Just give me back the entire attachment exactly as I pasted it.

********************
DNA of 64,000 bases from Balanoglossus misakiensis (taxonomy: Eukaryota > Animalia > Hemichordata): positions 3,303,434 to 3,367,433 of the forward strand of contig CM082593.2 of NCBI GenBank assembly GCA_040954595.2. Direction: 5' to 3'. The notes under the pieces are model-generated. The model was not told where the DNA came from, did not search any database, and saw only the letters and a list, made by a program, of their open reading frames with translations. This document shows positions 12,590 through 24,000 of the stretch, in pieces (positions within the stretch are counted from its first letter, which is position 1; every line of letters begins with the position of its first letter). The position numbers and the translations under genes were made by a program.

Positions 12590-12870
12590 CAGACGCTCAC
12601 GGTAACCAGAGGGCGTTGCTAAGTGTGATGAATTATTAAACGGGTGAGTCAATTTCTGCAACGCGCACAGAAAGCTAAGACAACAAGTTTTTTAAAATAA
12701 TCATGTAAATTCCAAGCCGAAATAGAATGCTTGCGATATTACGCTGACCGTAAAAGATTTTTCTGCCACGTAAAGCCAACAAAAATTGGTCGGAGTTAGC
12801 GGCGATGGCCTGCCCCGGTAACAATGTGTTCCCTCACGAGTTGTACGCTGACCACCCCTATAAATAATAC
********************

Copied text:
DNA of 64,000 bases from Balanoglossus misakiensis (taxonomy: Eukaryota > Animalia > Hemichordata): positions 3,303,434 to 3,367,433 of the forward strand of contig CM082593.2 of NCBI GenBank assembly GCA_040954595.2. Direction: 5' to 3'. The notes under the pieces are model-generated. The model was not told where the DNA came from, did not search any database, and saw only the letters and a list, made by a program, of their open reading frames with translations. This document shows positions 12,590 through 24,000 of the stretch, in pieces (positions within the stretch are counted from its first letter, which is position 1; every line of letters begins with the position of its first letter). The position numbers and the translations under genes were made by a program.

Positions 12590-12870
12590 CAGACGCTCAC
12601 GGTAACCAGAGGGCGTTGCTAAGTGTGATGAATTATTAAACGGGTGAGTCAATTTCTGCAACGCGCACAGAAAGCTAAGACAACAAGTTTTTTAAAATAA
12701 TCATGTAAATTCCAAGCCGAAATAGAATGCTTGCGATATTACGCTGACCGTAAAAGATTTTTCTGCCACGTAAAGCCAACAAAAATTGGTCGGAGTTAGC
12801 GGCGATGGCCTGCCCCGGTAACAATGTGTTCCCTCACGAGTTGTACGCTGACCACCCCTATAAATAATAC